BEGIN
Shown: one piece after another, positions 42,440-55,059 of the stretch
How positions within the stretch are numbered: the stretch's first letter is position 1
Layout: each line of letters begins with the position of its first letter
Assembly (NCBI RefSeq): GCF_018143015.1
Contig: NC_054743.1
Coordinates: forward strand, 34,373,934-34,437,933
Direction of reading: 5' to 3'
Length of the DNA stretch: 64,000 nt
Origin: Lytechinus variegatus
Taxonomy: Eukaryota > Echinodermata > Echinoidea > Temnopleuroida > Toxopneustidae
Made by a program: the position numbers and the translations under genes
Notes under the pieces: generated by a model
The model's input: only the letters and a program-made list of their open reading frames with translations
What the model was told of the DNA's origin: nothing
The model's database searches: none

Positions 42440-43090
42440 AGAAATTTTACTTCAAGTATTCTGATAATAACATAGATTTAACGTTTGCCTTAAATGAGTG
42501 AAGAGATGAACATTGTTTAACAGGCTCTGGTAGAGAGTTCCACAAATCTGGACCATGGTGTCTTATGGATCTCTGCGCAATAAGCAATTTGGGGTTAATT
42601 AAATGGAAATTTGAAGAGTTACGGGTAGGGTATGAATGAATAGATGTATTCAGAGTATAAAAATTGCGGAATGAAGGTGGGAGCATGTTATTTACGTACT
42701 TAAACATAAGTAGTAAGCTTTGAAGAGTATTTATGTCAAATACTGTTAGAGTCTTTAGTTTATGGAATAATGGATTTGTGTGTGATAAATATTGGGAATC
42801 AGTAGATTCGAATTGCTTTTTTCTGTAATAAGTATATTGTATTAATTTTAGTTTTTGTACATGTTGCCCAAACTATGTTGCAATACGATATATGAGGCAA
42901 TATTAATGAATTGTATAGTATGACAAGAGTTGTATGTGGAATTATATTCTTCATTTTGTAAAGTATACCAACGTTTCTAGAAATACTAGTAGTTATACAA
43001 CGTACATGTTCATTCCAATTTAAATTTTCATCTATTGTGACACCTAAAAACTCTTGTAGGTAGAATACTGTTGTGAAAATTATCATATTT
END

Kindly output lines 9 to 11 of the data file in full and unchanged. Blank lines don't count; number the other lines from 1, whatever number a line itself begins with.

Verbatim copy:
Origin: Lytechinus variegatus
Taxonomy: Eukaryota > Echinodermata > Echinoidea > Temnopleuroida > Toxopneustidae
Made by a program: the position numbers and the translations under genes